"I shall also be bold to affirm, that among the ancients, there was not much delicacy of breeding, or that polite deference and respect, which civility obliges us either to express or counterfeit towards the persons with whom we converse." (Hume, "Of the Rise and Progress of the Arts of Sciences").
Not unlike Mohan ("Politeness is appearing to respect another"), Hume (a keen observer of the "old-fashioned English") connects politeness to respect or at least the appearance of respect in his essay (which is a kind of geneology of politeness). [See here for a great paper on the contexts of Hume's views on politeness.] Moreover, Hume is clear that politeness is a consequence of good breeding. With early modern authors it is never easy to tell whether such breeding is merely a matter of good education and proper institutions or if it implies some eugenic features, but that need not concern us here. (It is not simple, because Hume connects the right sort of politeness to gallantry, and he thinks that is a "natural passion.") Unlike Mohan (who is silent on the matter), Hume recognizes different kinds of politeness and he rates the Modern version an improvement over the Ancient one (which -- like my fellow Dutch -- is too blunt in its expressions of respect; Hume quotes Rousseau on the mater: ""The republics in EUROPE are at present noted for want of politeness. The good-manners of a SWISS civilized in HOLLAND," is an expression for rusticity among the FRENCH."). (One gets the sense that Mohan recognizes differences in etiquette, but thinks politeness is uniform.) Now crucially, according to Hume the Modern version of politeness has been shaped by norms of civility, that is, it has been influenced by a courtly culture, which is why "a civilized monarchy" is most favorable "to that of the polite arts."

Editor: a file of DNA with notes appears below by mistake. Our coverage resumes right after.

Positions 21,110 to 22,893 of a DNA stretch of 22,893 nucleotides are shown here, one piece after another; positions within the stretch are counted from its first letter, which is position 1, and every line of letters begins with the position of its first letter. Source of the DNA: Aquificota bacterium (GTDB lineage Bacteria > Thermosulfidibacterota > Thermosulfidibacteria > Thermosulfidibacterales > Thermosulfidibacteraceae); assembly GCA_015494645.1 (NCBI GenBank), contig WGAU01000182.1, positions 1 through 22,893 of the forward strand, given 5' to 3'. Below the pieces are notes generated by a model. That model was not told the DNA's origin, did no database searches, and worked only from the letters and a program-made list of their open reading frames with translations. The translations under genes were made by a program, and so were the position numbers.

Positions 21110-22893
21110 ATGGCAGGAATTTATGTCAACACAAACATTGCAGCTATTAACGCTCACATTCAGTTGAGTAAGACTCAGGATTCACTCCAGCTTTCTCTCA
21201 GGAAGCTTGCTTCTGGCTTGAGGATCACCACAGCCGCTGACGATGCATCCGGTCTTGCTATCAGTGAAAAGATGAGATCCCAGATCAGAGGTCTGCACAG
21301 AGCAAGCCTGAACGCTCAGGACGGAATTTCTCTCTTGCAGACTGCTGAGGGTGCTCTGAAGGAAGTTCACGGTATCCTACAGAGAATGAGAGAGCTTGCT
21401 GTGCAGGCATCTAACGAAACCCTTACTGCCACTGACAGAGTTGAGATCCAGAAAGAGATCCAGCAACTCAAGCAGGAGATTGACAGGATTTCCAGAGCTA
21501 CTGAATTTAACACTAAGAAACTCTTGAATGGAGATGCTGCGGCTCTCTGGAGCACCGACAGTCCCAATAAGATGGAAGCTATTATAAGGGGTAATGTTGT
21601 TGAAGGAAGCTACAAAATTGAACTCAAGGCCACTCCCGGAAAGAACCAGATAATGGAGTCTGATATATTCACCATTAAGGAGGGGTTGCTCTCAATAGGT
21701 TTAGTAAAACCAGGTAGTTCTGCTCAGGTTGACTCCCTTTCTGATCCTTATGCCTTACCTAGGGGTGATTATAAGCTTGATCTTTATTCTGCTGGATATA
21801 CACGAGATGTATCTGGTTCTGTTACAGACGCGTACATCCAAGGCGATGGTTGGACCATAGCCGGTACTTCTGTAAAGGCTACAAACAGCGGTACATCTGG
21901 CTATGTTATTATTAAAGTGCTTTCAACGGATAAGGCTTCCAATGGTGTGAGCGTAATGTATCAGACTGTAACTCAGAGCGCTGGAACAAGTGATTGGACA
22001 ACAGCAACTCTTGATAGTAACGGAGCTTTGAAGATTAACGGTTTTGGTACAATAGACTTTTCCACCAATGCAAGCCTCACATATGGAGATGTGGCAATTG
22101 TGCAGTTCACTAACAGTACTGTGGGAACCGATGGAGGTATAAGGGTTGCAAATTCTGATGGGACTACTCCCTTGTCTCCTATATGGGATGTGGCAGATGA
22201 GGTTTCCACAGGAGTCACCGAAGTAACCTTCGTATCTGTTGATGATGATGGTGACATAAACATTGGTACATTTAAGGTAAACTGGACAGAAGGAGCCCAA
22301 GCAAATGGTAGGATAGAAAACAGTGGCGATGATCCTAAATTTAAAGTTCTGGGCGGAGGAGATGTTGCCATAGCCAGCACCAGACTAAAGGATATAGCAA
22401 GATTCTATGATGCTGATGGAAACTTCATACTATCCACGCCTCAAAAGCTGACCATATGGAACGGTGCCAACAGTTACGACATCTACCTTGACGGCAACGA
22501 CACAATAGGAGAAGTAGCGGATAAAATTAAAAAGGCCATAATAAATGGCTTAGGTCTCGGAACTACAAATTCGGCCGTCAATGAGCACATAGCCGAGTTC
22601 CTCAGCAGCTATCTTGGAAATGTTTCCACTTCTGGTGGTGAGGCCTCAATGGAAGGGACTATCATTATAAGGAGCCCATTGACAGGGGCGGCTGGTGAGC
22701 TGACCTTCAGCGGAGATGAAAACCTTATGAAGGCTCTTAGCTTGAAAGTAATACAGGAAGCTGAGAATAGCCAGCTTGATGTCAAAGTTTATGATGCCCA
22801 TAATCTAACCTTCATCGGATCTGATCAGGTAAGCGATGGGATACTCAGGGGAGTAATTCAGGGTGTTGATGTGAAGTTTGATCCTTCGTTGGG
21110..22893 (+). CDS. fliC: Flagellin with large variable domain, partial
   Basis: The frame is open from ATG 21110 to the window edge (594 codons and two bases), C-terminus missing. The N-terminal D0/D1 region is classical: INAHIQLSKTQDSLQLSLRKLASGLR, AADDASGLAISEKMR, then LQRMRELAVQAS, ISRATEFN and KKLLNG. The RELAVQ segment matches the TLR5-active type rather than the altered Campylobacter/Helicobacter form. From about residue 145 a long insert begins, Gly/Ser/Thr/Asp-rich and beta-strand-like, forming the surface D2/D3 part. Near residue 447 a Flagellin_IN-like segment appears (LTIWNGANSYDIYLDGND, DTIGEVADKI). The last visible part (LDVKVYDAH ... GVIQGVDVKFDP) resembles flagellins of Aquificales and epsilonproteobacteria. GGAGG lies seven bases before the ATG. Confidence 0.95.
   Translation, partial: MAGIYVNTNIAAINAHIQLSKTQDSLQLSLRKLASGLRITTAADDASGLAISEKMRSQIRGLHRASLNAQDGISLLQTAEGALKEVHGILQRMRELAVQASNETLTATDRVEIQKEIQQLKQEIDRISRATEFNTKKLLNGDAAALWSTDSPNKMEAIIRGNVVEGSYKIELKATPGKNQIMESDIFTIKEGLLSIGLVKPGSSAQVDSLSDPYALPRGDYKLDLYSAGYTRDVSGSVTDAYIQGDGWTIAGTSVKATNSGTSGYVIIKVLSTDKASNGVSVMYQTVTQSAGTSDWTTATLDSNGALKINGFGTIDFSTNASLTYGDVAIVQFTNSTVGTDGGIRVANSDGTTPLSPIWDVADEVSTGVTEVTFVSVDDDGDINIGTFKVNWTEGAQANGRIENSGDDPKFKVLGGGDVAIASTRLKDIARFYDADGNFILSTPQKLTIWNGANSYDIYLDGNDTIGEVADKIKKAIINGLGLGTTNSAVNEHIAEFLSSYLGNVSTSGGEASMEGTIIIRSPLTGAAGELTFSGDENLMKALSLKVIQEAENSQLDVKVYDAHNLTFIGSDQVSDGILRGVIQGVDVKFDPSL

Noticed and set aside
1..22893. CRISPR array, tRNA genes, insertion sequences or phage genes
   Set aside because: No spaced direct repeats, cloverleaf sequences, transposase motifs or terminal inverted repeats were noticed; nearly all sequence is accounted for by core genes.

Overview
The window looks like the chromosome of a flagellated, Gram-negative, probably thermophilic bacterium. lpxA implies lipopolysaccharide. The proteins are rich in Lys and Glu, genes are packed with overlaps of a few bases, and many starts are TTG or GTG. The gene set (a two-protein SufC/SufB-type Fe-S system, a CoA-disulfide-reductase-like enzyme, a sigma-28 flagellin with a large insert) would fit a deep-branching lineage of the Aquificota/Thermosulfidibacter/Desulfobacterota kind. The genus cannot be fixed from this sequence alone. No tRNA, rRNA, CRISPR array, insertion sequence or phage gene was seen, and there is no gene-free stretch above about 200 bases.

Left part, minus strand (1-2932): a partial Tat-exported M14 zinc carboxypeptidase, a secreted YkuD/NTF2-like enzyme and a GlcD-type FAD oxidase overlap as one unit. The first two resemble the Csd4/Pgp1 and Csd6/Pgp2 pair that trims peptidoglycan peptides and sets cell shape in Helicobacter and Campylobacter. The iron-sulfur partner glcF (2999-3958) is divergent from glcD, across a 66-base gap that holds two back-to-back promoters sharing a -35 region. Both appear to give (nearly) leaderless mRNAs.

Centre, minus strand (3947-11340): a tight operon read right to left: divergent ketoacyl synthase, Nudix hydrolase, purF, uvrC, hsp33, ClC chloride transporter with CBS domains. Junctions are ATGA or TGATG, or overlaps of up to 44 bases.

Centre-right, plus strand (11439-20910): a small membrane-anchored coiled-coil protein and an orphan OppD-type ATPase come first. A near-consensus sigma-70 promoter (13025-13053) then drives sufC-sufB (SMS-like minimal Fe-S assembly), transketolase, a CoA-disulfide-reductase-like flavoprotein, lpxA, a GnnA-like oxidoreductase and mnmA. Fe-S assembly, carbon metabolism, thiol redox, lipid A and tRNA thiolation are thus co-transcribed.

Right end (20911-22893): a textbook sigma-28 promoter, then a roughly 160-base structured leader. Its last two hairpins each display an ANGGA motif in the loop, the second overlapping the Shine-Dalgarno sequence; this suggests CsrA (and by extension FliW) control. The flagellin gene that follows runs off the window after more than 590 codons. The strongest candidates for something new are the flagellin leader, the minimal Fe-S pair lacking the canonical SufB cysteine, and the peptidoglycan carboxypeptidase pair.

Well, when we reflect on courtly culture, we immediate realize that there respect is accorded to rank or to being a courtier. This is why Hume so commonly associates politeness to deference. So, polite respect is not due to some intrinsic human worth. Now, politeness can spread beyond the court. According to Hume this is due to emulation. It is quite possible, of course, that during the spread politeness becomes disassociated from deference. Let's stipulate this is true of the version endorsed by Mohan. Even so, it is, thus, eminently possible that a particular system of politeness, which is, say, based on a convention of systematic inclusion of privileged insiders and exclusion of some (or many) outsiders, is -- however beautiful and gratifying -- immoral by our lights. (In his piece, Mohan had recognized the "polite scoundrel," after all.) Hume, for example, suggests there is no "better school for manners, than the company of virtuous women;" and he does so in the context where the virtue of a woman ("softness and modesty") is entirely one appropriate to disenfranchisement (even thought is a is a public virtue--in context, Hume is criticizing the Ancients for keeping women locked inside their homes).